INTRODUCTION: There is increased appreciation of racial disparities in the delivery of neurosurgical care. Here, we explore whether race influences surgical recommendations in the management of skull base chondrosarcomas.
METHODS: We identified 493 patients with skull base chondrosarcoma using the Surveillance, Epidemiology, and End Results (SEER) registry (November 2017 submission). Regression analyses were performed to identify demographic variables associated with recommendation against surgery. Univariate and multivariate cox proportional hazards models were used for survival analysis.
RESULTS: In a univariate analysis, we found that the African-American race was associated with an increased likelihood of surgeon recommendation against surgery (OR = 4.416, 95% CI = 1.893-10.302, p = 0.001). This association remained robust in the multivariate model that controlled for other covariates, including age of diagnosis (OR = 5.091, 95% CI = 2.127-12.187, p < 0.001). For patients who received a recommendation against surgery, the likelihood of dying from non-chondrosarcoma causes was comparable between Caucasian and African-American patients, suggesting that the prevalence and severity of medical conditions that increase the risk of death were comparable between these cohorts (HR = 0.466, 95% CI = 0.057-3.802, p = 0.475). The likelihood of dying from chondrosarcoma was comparable between Caucasian and African-American patients who underwent surgery (HR = 0.982, 95% CI = 0.353-2.732, p = 0.973), suggesting absence of race-specific surgical benefits.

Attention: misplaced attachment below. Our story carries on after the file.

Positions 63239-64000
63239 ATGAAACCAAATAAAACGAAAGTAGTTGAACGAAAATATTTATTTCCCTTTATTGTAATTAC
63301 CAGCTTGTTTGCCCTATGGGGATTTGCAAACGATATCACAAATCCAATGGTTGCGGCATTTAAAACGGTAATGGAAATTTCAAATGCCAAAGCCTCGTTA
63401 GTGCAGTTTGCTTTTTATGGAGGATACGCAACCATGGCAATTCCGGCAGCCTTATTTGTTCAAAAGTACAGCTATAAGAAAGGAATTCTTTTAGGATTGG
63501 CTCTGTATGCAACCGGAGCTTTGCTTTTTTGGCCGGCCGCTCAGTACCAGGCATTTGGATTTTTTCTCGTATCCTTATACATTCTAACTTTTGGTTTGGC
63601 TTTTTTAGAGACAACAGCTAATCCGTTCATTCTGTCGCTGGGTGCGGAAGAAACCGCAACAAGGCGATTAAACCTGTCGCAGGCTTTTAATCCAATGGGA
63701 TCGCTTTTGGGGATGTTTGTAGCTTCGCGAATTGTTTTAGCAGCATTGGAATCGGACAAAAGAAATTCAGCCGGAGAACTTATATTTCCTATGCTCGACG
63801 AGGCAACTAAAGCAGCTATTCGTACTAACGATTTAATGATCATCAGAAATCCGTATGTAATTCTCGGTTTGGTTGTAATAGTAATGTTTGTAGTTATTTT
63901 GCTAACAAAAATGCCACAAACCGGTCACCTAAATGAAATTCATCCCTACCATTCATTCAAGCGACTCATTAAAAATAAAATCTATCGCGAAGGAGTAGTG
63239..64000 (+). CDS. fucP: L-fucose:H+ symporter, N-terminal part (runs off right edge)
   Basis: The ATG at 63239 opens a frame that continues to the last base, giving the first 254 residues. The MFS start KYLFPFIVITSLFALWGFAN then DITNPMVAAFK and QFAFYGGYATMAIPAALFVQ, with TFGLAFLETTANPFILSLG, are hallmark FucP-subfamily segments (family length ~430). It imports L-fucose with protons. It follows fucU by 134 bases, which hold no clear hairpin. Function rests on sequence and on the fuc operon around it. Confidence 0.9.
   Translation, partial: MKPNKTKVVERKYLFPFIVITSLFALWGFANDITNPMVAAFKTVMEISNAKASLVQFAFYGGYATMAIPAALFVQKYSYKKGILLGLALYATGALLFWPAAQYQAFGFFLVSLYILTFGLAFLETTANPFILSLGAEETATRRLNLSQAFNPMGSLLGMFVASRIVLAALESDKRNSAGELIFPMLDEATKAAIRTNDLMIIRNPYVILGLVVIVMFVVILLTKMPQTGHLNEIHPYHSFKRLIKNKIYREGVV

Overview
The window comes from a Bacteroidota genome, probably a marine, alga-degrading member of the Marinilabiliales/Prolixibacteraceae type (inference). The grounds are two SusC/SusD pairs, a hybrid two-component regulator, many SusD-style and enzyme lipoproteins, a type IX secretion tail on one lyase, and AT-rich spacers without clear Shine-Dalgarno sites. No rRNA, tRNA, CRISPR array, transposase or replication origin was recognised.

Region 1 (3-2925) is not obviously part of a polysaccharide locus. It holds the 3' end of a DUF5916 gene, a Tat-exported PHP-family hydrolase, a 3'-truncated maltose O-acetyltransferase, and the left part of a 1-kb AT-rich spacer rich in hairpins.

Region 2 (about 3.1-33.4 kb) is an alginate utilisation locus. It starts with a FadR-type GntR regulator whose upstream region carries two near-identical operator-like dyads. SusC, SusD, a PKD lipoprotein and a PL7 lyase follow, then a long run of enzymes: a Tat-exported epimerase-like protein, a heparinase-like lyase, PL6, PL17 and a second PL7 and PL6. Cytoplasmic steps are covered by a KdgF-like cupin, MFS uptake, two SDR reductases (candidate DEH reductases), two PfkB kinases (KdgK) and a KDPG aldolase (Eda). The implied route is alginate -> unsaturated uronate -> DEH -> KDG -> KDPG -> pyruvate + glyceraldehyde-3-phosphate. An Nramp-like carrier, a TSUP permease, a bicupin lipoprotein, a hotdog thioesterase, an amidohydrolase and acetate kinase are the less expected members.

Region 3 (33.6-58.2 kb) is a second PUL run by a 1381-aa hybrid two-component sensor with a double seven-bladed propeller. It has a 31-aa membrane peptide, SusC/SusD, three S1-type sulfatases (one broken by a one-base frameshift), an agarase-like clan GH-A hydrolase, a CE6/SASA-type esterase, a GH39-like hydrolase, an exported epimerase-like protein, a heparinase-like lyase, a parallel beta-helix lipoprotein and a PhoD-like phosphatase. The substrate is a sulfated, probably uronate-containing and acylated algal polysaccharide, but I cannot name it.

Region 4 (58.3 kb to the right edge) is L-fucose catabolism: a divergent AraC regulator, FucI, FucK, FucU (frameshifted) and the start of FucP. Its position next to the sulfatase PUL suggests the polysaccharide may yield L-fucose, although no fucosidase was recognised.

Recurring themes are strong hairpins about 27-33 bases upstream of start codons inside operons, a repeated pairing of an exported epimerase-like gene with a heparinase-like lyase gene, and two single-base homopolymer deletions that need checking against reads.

CONCLUSION: We identified a racial disparity against African-Americans in recommendations for surgical resection of skull base chondrosarcomas.
Bibliographical notePublisher Copyright:
- Racial disparity
- Surgical recommendation
- Surveillance, Epidemiology and End Results
- SEER Program
- Skull Base
- African Americans
PubMed: MeSH publication types
- Journal Article